Most folks probably wouldn't think about French and Indian War forts when they think of North Carolina, but we have one (or at least the site where one once stood). One of our least known state historic sites, Fort Dobbs is an interesting site with a lot of potential. Efforts are currently underway to raise the funding necessary to reconstruct the fort near Statesville.
On my recent trip to Pennsylvania I visited a terrific example of French and Indian War fortifications, Fort Ligonier. I had not been to this site since I was a child and boy has it changed! They have done a tremendous job restoring the fort, installing excellent exhibits in their museum, and putting together an artillery collection unsurpassed as far as I can tell. I was told by a staffer there that they've put $5 million into the work there and I wouldn't be surprised if they have $500,000 or more tied up in reproduction artillery alone. They've got everything from swivel guns (probably 20 of them) mounted on the fort walls to 8-inch howitzers on field carriages. They've got a mortar wagon, a howitzer mounted on a sled, and ammunition wagons. Its just plain damn impressive! The photos show a few examples.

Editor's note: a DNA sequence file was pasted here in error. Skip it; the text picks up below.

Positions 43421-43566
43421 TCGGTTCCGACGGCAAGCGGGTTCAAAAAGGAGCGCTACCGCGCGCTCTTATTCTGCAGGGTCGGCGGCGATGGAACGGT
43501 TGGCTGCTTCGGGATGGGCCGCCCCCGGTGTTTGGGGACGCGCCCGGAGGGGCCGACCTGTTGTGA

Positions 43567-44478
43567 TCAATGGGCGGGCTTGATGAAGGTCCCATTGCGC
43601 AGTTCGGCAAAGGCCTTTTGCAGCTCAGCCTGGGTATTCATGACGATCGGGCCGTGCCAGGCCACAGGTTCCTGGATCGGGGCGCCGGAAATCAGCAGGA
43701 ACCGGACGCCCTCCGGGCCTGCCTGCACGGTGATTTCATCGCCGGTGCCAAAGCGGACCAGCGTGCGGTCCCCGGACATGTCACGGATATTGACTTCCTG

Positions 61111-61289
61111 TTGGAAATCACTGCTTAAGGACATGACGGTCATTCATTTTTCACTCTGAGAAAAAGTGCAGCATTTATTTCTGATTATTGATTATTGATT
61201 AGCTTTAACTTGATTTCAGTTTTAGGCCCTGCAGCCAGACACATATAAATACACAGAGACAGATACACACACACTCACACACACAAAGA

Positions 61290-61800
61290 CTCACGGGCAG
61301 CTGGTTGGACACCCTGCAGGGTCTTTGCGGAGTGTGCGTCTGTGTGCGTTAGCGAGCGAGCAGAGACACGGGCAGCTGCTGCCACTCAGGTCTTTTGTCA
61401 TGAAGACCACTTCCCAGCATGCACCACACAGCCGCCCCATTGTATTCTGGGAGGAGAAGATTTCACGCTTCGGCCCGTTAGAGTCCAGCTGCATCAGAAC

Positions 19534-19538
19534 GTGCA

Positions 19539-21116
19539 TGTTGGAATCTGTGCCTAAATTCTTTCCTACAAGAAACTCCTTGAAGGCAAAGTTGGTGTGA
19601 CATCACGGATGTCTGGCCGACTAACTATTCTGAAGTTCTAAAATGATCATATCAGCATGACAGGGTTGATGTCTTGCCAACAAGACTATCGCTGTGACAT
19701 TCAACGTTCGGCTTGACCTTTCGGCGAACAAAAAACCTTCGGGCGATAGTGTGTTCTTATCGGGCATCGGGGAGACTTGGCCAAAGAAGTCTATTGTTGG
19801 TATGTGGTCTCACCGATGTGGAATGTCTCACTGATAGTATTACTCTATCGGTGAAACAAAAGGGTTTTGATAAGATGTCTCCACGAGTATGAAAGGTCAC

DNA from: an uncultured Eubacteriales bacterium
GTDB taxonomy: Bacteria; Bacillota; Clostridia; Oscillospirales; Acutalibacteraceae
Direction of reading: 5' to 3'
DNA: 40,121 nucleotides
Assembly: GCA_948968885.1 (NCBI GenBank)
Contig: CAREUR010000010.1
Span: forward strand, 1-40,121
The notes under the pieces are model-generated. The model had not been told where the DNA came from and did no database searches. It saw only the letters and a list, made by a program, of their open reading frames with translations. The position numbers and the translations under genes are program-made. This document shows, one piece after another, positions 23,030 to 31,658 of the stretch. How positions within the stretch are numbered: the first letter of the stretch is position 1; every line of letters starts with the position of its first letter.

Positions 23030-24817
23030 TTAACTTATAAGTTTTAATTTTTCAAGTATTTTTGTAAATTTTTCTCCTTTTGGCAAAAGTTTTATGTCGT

One of the fort's many swivel guns
Howitzer on a sled
Fort Ligonier was an active fort from 1758-1766 and was named for Sir John Ligonier, commander in chief in Great Britain. The fort restoration is excellent and is based on sound archaeological research. The museum exhibits are very nice and include two of the most unique artifacts I've ever seen - a pair of pistols given to George Washington by the Marquis de Lafayette. The same pistols were later owned by Andrew Jackson. The museum also has some other Washington artifacts. It is a unique site all around and well worth a visit if you are anywhere close by. The only downfall to Fort Ligonier is that they are only open to the public May through October. I assume this is a money saving effort as they are a private, non-profit and receive no government funding.
I think that the folks who are trying to rebuild Fort Dobbs could learn a lot by visiting Fort Ligonier and spending time with their staff. The staffer I talked to said he has had a number of phone conversations with the site manager at Fort Dobbs. That is a line of communication that will be beneficial to North Carolinians in the future, as the Fort Dobbs project moves forward.
For more information on the French and Indian War go to the website for the 250th anniversary celebration.
More F&I links include: